I notice along the way, route A1, some kind of jet. At first I thought it was a bird, then a model airplane. I quickly realize that it is in fact a full scale Mig or Sukhoi jet flying some kind of routine. PARIS AIR SHOW! I recall someone at the field mentioning that the Paris Airshow comes to France around this timeframe. I take the exit, park, and walk to the spectator area adjacent to the airport runway. It appears to be some kind of bicycle riding park. The pilot is practicing his routines for the show next week right in front/on top of me. The jet is flying in ways I never imagined. Its doing 3-D maneuvers. It goes up and does… yes, a tailslide. A full scale jet fighter doing a tailslide? Yes! Where I’m standing the jet is doing these maneuvers probably 1500 to 3000 feet in altitude. I think to myself, what will my wife think, I’m killed in Paris by this Jet fighter as it crashes into me during the practice routines. I’ve never seen a jet do harriers, 3-D “rolls” pop-ups and even a tailslide! Next up is a Cap. I think to myself, “I wonder if this is Patrick Paris”? The pilot puts the Cap through some incredibly fast snap rolls. I think, I wish I had a video camera- the snap rolls that this pilot was performing were faster and more axial than some of the snaps that would have been given “zeros” by judges back in the States. Maybe we need to re-look at our snap definitions again…



    I get back on the road again and… welcome to Paris. During rush hour, about 5:30 PM by this time. The 20 minute drive from the airport to downtown turns into two hours, but that is just the start. In downtown Paris, non (and I mean none) of the roads are parallel. This makes trying to navigate, drive, avoid the cars that are inches in front, behind, on the left, on the right, very challenging. By the time I get within “close proximity” of the hotel, I find a parking garage. 15 Euros to park per day (about 20 dollars or so). I get out of the car and my hands are shaking. This was not a fun experience. It felt like an hour long amusement park ride, like bumper cars, only without the bumps, thank goodness (the whole time I’m thinking if the included collision loss coverage I got with the vacation package would need to be activated). I did say some intensive prayers during this time.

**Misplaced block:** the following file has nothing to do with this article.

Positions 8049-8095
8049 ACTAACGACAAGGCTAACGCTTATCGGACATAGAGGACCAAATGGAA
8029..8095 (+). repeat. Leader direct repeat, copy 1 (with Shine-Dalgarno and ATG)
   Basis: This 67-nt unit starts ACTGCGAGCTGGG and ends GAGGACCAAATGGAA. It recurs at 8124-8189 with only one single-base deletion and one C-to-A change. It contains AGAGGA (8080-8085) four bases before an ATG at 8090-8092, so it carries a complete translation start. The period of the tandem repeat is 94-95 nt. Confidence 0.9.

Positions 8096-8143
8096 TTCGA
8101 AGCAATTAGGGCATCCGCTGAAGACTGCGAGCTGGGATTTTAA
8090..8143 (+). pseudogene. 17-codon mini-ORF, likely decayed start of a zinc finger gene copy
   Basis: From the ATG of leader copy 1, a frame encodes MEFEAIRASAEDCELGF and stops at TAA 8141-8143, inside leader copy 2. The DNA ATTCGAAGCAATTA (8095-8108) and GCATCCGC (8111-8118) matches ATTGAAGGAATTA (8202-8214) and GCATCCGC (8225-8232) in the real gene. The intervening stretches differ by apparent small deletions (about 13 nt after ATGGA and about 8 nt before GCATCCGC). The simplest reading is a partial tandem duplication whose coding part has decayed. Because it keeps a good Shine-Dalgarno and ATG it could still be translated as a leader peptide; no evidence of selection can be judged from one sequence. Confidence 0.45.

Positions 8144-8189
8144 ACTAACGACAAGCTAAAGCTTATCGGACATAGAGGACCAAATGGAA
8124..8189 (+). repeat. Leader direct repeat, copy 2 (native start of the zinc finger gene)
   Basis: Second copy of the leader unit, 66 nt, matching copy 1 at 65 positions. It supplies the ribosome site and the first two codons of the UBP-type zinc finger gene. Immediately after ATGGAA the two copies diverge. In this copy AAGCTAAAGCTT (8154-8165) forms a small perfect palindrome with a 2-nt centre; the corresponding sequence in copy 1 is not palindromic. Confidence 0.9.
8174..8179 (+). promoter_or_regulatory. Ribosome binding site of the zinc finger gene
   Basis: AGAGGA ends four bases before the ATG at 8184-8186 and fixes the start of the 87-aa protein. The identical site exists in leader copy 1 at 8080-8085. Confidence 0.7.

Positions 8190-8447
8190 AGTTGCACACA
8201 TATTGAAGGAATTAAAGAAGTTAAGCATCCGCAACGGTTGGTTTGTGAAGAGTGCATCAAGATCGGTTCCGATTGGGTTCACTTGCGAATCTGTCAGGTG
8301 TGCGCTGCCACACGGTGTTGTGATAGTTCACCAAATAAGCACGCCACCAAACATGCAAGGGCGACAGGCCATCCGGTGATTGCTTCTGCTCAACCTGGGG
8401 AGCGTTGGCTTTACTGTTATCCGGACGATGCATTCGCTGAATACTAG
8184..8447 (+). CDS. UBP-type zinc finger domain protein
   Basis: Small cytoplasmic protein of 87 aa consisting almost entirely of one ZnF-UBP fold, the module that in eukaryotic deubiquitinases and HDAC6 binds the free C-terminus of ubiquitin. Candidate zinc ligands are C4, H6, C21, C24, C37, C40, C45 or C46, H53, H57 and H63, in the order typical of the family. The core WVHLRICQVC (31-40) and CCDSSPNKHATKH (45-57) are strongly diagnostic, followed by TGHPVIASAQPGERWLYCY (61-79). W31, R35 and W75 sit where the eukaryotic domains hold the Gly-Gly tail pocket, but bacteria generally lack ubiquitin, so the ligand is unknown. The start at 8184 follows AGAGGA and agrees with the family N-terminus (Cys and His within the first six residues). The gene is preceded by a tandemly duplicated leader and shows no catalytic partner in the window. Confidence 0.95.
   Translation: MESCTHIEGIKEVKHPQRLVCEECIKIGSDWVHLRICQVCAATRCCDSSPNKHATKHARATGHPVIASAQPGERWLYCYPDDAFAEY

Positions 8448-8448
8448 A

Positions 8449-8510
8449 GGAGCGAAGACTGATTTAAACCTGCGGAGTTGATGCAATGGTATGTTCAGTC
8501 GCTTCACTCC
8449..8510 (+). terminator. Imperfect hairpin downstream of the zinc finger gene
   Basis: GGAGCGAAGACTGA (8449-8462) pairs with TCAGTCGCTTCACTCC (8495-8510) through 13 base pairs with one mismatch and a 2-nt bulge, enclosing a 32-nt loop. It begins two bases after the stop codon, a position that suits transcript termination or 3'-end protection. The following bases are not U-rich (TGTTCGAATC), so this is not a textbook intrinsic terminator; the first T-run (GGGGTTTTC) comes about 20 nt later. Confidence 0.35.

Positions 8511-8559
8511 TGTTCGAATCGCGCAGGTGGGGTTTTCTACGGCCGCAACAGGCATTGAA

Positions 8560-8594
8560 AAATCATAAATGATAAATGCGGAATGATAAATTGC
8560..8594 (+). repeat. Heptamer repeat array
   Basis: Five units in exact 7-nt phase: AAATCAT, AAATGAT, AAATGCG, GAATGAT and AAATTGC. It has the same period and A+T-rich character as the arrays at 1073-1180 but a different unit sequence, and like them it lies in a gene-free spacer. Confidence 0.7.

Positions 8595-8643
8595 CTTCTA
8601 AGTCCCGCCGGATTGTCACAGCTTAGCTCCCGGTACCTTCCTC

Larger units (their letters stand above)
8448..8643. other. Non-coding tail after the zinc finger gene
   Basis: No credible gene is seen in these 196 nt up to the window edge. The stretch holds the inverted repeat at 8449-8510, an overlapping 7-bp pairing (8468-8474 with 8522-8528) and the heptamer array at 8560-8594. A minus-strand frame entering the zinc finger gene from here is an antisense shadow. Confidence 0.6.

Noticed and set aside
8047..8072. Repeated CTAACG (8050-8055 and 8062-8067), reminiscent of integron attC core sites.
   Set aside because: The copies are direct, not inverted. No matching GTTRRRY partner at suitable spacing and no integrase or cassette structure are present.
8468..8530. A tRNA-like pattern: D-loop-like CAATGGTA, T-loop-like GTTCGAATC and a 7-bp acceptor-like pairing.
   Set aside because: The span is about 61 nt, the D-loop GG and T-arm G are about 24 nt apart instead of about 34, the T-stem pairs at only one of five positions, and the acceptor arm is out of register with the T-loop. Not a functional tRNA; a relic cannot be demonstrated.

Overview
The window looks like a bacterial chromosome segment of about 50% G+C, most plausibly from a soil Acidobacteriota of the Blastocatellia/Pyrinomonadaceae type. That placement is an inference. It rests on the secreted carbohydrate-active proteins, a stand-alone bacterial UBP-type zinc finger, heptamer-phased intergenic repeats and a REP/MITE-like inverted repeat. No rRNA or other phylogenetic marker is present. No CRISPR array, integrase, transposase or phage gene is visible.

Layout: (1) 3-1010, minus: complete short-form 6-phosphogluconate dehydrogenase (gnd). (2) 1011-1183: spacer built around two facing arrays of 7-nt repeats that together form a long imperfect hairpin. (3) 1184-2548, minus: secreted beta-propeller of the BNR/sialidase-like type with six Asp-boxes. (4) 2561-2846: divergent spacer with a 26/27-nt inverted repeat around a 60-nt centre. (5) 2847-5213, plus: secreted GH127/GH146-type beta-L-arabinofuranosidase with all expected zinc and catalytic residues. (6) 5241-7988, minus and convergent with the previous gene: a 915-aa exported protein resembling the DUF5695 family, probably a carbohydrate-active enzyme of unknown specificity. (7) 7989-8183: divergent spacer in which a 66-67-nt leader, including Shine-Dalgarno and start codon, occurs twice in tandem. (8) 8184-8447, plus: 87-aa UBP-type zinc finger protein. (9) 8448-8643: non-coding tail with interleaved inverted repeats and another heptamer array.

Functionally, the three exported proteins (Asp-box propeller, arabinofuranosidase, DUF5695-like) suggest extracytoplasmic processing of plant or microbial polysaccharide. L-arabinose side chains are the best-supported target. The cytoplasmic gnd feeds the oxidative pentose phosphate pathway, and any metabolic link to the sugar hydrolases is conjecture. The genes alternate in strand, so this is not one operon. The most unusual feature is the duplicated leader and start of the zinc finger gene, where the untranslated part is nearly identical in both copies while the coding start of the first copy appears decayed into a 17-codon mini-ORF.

After checking into the hotel, its still “early”, so I decide to WALK to some attractions. I got to see the Basilca on the hill (recommended by the baggage claim folks). The view of the city, just as the sun is setting, is probably one of the most beautiful urban views I’ve ever seen. When I saw a couple sitting on the lawn sipping wine and enjoying the romatic view, I knew that I must someday come back to this spot with my wife and enjoy that exact moment with her... and then walk down to the Arch de-Triumph. Along the way there is this road where literally every shop is what I’ll call a “restricted shop”. Well, I was greeted by one gentleman who offered me free tickets to a side show. I explained to him that I’m a Christian, but I don’t know that in French, so he re-emphasized, “free tickets, you don’t have to pay anything”. I know that in some parts of the world, people associate Christianity with money (giving to the poor) but any case, I walked away, amused. Paris is a beautiful city.